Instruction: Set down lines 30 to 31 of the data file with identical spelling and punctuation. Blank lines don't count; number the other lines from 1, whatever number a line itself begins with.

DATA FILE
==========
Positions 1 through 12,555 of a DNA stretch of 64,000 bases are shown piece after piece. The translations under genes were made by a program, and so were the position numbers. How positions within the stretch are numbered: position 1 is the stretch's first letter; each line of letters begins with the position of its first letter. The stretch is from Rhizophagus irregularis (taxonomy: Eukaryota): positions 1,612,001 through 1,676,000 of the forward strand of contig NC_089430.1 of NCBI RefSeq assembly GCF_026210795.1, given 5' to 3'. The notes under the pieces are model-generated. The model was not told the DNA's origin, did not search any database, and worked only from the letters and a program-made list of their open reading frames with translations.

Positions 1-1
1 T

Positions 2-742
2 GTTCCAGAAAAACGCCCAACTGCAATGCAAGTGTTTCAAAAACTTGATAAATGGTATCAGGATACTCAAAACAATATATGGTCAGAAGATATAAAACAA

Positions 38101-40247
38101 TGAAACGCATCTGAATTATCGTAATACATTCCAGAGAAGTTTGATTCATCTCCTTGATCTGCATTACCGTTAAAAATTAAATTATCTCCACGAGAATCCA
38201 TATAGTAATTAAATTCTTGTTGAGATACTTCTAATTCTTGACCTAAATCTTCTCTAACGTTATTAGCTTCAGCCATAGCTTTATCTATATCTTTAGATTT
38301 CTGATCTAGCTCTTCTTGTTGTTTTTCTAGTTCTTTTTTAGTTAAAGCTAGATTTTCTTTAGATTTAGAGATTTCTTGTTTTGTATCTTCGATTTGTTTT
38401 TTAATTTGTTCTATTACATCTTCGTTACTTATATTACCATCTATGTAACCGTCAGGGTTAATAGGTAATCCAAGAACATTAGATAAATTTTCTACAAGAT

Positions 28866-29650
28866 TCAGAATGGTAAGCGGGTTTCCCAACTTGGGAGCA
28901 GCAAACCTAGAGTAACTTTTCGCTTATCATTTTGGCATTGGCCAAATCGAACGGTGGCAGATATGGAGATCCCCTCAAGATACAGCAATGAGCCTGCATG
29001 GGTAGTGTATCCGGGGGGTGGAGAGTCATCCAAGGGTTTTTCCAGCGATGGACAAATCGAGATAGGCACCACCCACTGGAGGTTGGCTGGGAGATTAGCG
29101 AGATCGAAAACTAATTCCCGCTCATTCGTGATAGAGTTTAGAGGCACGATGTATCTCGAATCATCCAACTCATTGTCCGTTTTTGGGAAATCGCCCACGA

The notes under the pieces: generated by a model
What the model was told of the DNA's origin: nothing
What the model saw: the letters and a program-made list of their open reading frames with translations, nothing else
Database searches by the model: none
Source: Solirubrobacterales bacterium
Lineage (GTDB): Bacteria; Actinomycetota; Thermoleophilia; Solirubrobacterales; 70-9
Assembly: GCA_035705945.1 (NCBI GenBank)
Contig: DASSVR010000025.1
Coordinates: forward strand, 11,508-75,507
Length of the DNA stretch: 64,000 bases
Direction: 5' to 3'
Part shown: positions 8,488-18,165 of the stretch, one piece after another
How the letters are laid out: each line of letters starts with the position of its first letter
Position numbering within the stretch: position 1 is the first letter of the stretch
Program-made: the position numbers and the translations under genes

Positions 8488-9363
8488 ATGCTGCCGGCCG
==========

Program-made: the position numbers and the translations under genes

Positions 8488-9363